September 28, 2009

Reading Incomprehension


Many people remember those tests as lots of multiple-choice questions answered by marking bubbles with a No. 2 pencil, but today’s exams nearly always include the sort of “open ended” items where students fill up the blank pages of a test booklet with their own thoughts and words. On many tests today, a good number of points come from such open-ended items, and that’s where the real trouble begins.

Multiple-choice items are scored by machines, but open-ended items are be scored by subjective humans who are prone to errors. I know because I was one of them. In 1994, I was a graduate student looking for part-time work. After a five-minute interview I got the job of scoring fourth-grade, state-wide reading comprehension tests. The for-profit testing company that hired me paid almost $8 an hour, not bad money for me at the time.

One of the tests I scored had students read a passage about bicycle safety. They were then instructed to draw a poster that illustrated a rule that was indicated in the text. We would award one point for a poster that included a correct rule and zero for a drawing that did not.

The first poster I saw was a drawing of a young cyclist, a helmet tightly attached to his head, flying his bike over a canal filled with flaming oil, his two arms waving wildly in the air. I stared at the response for minutes. Was this a picture of a helmet-wearing child who understood the basic rules of bike safety? Or was it meant to portray a youngster killing himself on two wheels?

I was not the only one who was confused. Soon several of my fellow scorers — pretty much people off the street, like me — were debating my poster, some positing that it clearly showed an understanding of bike safety while others argued that it most certainly did not. I realized then — an epiphany confirmed over a decade and a half of experience in the testing industry — that the score any student would earn mostly depended on which temporary employee viewed his response.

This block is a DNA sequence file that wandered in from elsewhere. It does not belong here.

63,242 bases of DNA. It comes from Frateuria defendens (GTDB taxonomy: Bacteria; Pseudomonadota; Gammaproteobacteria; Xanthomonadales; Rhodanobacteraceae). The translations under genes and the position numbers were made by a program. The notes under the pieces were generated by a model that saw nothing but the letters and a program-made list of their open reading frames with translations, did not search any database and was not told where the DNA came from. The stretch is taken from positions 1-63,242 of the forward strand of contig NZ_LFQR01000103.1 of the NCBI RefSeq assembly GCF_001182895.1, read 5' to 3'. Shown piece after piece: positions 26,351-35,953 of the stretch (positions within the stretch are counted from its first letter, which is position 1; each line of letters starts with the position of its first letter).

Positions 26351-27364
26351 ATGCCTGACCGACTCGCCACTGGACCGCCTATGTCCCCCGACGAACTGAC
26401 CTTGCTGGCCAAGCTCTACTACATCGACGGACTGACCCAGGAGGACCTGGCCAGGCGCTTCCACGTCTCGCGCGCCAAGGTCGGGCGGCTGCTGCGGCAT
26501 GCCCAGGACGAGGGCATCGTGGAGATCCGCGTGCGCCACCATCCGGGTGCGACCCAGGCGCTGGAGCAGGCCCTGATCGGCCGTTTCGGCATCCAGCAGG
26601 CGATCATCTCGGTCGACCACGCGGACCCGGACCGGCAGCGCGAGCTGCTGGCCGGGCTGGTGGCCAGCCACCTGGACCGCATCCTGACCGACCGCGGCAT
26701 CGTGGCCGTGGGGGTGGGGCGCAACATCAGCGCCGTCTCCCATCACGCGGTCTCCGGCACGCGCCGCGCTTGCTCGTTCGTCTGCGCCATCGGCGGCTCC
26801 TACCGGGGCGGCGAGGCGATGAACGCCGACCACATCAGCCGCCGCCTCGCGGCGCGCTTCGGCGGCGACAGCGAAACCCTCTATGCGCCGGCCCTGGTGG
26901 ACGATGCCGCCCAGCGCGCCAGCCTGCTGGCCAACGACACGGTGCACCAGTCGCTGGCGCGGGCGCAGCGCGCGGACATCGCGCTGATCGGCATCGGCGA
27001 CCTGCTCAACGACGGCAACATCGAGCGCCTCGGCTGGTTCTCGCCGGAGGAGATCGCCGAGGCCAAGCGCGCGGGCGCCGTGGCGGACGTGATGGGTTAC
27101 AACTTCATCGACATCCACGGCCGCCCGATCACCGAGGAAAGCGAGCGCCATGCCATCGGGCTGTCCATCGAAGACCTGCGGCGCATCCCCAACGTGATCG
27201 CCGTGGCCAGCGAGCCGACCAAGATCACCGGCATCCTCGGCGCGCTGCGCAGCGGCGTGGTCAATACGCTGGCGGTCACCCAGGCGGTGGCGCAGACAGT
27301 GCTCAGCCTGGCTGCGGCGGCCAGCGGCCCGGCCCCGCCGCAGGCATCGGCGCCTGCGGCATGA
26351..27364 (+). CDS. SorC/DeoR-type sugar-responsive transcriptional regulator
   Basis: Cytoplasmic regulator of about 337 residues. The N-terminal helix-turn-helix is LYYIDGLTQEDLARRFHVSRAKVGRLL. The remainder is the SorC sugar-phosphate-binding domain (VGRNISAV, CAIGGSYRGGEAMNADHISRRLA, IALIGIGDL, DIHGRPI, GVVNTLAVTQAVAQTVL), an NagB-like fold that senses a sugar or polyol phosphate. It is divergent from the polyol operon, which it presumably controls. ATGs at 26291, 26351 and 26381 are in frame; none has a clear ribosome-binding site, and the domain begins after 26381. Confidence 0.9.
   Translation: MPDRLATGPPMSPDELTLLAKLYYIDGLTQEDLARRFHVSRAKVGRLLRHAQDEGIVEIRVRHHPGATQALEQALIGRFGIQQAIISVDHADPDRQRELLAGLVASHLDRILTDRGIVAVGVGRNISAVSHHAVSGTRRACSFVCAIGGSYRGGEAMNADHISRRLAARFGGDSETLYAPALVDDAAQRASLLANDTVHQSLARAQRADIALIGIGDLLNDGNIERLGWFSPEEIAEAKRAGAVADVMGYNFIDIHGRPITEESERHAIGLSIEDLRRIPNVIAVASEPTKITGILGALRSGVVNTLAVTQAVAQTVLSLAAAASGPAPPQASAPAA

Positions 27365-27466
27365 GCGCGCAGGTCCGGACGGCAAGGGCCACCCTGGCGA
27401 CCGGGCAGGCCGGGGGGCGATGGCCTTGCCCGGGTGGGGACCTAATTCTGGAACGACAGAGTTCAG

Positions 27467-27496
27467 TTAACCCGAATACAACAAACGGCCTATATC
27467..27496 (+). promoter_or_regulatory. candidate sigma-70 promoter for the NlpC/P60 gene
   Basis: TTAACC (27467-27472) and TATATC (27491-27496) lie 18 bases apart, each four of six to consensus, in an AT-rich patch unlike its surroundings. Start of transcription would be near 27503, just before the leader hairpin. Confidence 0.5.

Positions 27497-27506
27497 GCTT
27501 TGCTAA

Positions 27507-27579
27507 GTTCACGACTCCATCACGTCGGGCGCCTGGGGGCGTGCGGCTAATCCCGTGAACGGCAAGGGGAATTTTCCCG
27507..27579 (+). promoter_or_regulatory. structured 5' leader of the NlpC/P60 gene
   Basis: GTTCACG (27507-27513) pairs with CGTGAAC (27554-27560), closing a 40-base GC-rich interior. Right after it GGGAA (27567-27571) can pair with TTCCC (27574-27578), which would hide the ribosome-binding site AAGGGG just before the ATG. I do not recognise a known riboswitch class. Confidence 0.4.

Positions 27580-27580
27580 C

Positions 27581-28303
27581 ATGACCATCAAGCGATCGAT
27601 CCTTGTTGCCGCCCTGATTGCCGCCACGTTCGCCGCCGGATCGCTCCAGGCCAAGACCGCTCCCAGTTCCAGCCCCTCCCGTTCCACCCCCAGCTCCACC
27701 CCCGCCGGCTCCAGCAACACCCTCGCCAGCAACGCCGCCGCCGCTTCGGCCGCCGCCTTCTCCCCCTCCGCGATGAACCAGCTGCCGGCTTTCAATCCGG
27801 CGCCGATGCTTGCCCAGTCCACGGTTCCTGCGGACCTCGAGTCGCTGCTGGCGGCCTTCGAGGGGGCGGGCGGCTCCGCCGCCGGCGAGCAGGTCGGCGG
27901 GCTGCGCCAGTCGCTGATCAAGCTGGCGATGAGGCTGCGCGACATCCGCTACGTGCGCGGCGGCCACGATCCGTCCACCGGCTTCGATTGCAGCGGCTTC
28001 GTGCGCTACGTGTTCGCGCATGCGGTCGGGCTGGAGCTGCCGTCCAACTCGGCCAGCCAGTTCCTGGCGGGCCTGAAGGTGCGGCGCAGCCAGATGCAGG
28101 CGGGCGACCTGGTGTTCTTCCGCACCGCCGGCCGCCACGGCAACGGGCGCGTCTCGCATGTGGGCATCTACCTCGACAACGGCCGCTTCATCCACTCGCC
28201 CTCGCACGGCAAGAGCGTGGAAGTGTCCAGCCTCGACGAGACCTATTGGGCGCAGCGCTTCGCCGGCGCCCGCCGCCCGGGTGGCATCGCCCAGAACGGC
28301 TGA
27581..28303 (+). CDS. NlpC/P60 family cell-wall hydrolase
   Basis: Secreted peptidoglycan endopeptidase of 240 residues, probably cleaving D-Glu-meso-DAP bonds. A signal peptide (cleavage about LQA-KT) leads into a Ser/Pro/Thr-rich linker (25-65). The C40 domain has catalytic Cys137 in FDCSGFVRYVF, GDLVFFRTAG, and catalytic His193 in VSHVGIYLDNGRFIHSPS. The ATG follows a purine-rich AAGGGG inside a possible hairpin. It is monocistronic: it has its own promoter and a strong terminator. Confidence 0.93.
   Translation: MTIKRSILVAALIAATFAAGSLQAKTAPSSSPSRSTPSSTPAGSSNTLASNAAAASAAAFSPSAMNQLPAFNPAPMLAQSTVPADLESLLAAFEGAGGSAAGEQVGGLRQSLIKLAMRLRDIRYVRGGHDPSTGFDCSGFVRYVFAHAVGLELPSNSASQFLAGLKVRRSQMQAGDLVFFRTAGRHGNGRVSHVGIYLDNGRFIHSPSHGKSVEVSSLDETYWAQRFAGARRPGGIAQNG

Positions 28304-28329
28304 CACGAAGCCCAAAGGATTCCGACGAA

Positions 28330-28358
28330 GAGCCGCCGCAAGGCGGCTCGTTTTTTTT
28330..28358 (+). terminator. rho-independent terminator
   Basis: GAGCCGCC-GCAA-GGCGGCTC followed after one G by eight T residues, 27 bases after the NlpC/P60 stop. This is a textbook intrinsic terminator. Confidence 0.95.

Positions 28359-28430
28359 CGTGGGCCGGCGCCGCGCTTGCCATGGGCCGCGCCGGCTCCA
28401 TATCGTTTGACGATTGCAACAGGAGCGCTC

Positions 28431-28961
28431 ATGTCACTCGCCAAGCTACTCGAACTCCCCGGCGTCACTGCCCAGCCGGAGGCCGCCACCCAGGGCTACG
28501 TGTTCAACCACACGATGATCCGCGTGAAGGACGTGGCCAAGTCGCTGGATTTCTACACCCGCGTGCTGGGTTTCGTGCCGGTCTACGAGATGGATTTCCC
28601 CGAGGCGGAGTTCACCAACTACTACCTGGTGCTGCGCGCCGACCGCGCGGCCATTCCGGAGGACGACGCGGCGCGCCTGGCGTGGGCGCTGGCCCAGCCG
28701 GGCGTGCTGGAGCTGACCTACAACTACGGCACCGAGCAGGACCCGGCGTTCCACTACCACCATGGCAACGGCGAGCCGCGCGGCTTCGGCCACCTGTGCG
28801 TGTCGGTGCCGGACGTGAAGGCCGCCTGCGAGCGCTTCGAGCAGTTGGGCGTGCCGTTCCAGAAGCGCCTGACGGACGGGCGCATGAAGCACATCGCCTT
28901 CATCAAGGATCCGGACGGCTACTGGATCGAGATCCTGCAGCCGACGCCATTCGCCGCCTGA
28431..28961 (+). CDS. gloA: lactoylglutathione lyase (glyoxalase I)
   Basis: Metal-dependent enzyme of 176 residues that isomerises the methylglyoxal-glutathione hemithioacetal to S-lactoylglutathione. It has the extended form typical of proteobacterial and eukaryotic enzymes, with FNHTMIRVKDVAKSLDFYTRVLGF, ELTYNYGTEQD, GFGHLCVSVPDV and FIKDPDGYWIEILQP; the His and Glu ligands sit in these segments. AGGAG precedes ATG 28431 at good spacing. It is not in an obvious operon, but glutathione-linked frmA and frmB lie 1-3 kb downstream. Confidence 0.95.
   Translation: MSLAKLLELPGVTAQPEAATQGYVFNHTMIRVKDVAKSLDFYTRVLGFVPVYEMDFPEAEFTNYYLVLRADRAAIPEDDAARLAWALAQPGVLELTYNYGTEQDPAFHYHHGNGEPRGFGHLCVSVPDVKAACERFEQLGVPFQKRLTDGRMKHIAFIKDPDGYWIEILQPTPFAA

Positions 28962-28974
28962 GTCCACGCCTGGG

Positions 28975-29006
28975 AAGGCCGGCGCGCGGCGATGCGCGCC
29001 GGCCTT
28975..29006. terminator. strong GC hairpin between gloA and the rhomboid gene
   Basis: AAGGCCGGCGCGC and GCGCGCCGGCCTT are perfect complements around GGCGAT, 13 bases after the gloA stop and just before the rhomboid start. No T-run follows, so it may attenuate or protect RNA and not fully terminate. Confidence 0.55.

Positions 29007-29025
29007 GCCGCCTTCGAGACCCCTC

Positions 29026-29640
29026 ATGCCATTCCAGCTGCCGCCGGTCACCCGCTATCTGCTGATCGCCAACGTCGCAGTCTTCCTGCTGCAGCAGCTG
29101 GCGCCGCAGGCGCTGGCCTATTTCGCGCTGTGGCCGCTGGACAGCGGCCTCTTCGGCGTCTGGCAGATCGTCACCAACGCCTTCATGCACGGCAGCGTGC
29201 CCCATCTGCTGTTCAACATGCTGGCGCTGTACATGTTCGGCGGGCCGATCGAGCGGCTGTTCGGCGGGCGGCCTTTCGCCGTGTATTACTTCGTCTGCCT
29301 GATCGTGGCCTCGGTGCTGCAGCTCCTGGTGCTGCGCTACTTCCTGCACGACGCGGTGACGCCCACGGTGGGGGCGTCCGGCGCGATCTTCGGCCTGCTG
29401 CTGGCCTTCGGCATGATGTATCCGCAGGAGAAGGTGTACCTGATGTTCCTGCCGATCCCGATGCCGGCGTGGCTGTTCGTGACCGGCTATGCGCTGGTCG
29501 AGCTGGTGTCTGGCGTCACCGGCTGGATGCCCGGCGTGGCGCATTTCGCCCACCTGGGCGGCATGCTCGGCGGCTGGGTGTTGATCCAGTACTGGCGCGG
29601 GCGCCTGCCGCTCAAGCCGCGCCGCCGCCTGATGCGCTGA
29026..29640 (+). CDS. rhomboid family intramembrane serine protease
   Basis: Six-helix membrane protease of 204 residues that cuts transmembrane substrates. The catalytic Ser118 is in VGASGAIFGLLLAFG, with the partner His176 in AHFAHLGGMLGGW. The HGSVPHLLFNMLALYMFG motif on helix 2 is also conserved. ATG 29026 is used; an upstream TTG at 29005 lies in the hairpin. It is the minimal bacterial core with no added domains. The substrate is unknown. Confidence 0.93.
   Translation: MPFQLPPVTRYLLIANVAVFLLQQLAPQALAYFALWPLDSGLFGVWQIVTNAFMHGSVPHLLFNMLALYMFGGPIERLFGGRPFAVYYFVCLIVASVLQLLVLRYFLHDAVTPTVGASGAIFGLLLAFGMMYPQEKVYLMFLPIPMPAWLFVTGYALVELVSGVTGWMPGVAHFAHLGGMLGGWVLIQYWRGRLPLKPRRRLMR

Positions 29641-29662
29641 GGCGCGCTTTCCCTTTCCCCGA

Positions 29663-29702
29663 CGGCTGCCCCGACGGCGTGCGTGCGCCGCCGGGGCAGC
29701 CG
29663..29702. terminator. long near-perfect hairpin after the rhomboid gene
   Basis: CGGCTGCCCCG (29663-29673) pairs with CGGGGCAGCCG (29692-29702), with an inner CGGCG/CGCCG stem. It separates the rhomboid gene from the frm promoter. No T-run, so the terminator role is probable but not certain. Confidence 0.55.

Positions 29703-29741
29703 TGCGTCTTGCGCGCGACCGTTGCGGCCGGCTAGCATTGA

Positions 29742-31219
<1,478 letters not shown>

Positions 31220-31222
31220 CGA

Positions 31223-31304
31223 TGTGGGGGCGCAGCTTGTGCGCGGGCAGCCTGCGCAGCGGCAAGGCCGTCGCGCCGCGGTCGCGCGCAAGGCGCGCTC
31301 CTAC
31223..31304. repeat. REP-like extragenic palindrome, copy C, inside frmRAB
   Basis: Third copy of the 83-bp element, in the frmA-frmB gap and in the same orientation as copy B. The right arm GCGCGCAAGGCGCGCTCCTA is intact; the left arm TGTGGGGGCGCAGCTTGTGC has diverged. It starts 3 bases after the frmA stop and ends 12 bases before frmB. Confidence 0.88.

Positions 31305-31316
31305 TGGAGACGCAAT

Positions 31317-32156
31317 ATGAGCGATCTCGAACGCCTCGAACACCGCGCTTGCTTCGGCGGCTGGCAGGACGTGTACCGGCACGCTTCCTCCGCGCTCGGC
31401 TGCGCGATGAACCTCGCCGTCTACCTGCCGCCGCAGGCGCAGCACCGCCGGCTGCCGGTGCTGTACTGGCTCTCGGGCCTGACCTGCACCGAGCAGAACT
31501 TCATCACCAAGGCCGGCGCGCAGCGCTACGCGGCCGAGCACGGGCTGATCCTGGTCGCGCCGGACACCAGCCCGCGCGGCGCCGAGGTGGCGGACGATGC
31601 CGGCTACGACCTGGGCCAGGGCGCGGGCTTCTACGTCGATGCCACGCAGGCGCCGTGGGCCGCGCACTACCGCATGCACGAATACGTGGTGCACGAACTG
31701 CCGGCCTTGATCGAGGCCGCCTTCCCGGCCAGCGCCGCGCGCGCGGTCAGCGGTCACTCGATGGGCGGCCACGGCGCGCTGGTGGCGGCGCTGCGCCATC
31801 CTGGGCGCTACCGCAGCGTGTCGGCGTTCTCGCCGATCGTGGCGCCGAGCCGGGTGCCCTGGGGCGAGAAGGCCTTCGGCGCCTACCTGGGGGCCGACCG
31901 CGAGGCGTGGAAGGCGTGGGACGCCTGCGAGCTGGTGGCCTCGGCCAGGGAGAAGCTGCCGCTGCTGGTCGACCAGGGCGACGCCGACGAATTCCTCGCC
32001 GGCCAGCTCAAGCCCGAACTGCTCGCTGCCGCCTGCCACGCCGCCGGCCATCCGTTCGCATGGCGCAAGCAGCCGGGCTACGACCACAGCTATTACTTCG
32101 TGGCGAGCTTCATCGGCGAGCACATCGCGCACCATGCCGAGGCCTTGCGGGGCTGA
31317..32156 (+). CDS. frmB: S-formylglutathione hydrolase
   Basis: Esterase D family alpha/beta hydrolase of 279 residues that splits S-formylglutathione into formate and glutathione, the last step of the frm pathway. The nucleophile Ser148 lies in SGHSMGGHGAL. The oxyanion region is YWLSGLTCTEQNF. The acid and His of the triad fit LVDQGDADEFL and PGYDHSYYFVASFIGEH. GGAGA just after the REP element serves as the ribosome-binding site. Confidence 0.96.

A few years later, still a part-time worker, I had a similar experience. For one project our huge group spent weeks scoring ninth-grade movie reviews, each of us reading approximately 30 essays an hour (yes, one every two minutes), for eight hours a day, five days a week. At one point the woman beside me asked my opinion about the essay she was reading, a review of the X-rated movie “Debbie Does Dallas.” The woman thought it deserved a 3 (on a 6-point scale), but she settled on that only after weighing the student’s strong writing skills against the “inappropriate” subject matter. I argued the essay should be given a 6, as the comprehensive analysis of the movie was artfully written and also made me laugh my head off.

All of the 100 or so scorers in the room soon became embroiled in the debate. Eventually we came to the “consensus” that the essay deserved a 6 (“genius”), or 4 (well-written but “naughty”), or a zero (“filth”). The essay was ultimately given a zero.

This kind of arbitrary decision is the rule, not the exception. The years I spent assessing open-ended questions convinced me that large-scale assessment was mostly a mad scramble to score tests, meet deadlines and rake in cash.

The cash, though, wasn’t bad. It was largely for this reason that I eventually became a project director for a private testing company. The scoring standards were still bleak. A couple of years ago I supervised a statewide reading assessment test. My colleague and I were relaxing at a pool because we believed we’d already finished scoring all of the tens of thousands of student responses. Then a call from the home office informed us that a couple of dozen unscored tests had been discovered.

Because our company’s deadline for returning the tests was that day, my colleague and I had to score them even though we were already well into happy hour. We spent the evening listening to a squeaky-voiced secretary read student answers to us over a scratchy speakerphone line, while we made decisions that could affect somebody’s future.

These are the kinds of tests, after all, that can help determine government financing for schools. There is already much debate over whether the progress that Secretary Duncan hopes to measure can be determined by standardized testing at all. But in the meantime, we can give more thought to who scores these tests. We could start by requiring that scoring be done only by professionals who have made a commitment to education — rather than by people like me.

Todd Farley is the author of the forthcoming “Making the Grades: My Misadventures in the Standardized Testing Industry.”

Illustration: Tucker Nichols

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